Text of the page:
Charles Colson offers an olive branch to journalists at the National Press Club.
After the announcement that Prison Fellowship chairman Charles Colson had won the prestigious Templeton Prize for Progress in Religion (see CT News, March 8, 1993, p. 57), he was invited by the National Press Club to address their members at their Washington, D.C., headquarters. The March 11 talk addressed journalists; but because it has consequences for religious leaders, readers of CHRISTIANITY TODAY may like to listen in. A condensed version of the talk follows:
The irony of this occasion is not lost on me and possibly not on you. It was 20 years ago in this place that I appeared to defend Richard Nixon. Many journalists who covered Watergate ended up winning Pulitzer prizes or lucrative book contracts. I ended up in prison.
Today I come, not with a hatchet, as I did 20 years ago, but with an olive branch. I hope to persuade you that the two camps which you and I represent should make peace.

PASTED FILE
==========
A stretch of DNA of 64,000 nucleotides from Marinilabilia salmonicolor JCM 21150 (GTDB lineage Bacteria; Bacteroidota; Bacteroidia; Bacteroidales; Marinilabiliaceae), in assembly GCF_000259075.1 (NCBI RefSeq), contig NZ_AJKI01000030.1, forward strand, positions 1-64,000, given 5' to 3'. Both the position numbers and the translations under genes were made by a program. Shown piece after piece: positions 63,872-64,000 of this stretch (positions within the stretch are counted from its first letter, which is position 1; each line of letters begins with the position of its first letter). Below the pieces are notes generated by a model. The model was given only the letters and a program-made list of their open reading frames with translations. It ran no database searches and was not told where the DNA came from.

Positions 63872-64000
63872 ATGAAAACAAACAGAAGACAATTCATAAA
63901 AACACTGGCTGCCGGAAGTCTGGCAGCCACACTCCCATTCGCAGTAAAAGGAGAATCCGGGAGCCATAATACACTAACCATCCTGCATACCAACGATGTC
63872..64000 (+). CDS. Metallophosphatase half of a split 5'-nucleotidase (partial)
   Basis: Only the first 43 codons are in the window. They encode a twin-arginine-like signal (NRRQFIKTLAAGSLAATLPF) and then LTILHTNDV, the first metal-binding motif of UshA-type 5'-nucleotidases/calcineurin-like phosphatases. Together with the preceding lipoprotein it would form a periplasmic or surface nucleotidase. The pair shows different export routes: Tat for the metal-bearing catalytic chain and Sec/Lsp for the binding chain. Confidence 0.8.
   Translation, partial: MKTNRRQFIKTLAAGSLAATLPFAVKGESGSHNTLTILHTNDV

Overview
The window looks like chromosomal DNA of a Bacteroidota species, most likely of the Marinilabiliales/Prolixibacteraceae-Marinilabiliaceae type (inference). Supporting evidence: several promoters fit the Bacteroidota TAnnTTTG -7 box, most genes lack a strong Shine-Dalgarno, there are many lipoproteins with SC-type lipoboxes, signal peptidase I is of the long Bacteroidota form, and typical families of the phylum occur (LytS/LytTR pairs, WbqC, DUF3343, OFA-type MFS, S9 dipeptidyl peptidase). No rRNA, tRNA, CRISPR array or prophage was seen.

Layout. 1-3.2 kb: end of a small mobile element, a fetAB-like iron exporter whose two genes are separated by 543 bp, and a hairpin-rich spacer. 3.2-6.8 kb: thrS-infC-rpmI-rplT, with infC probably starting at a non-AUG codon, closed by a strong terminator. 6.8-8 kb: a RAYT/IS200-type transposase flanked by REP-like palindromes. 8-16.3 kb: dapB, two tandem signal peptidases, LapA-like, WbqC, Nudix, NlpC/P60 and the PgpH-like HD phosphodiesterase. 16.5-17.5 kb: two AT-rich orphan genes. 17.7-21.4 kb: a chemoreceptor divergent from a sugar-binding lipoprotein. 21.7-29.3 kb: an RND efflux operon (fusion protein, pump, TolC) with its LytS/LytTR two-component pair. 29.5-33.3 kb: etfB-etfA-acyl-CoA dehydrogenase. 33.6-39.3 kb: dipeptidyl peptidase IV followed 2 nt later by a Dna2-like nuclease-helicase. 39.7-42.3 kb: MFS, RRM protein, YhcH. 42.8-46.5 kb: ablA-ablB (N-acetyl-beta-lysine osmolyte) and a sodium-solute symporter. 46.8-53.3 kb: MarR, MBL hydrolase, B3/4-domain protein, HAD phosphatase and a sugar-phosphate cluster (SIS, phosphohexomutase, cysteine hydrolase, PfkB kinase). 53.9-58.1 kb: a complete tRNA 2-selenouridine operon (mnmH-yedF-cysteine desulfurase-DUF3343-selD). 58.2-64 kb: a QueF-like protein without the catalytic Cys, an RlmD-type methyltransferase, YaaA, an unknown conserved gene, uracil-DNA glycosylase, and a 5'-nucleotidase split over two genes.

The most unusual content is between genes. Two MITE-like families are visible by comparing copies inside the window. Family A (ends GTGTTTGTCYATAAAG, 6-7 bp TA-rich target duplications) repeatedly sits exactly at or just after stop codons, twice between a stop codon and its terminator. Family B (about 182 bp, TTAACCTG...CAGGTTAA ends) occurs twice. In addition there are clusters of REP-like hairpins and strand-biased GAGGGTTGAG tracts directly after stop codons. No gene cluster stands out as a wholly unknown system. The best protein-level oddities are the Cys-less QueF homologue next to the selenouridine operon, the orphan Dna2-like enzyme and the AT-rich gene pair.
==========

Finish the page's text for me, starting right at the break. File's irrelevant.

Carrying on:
My side is often stereotyped as the Religious Right—those folks described by the Washington Post as “largely uneducated, poor and easy to command.” There is considerable diversity in that group, including some who show more zeal than thought. But generally our side agrees on one thing: We harbor a fear and loathing of the media elite. That phrase—even if you don’t feel very elite—means all of you here today.
My proposition is simple: that both sides need each other for the greater good of our society.
Let me approach my thesis beginning with the subject I know best: criminal justice. Over the past 17 years, I have been in well over 600 prisons in nearly 30 countries. What I have experienced can be summed up tersely: The American criminal justice system is terminally ...1
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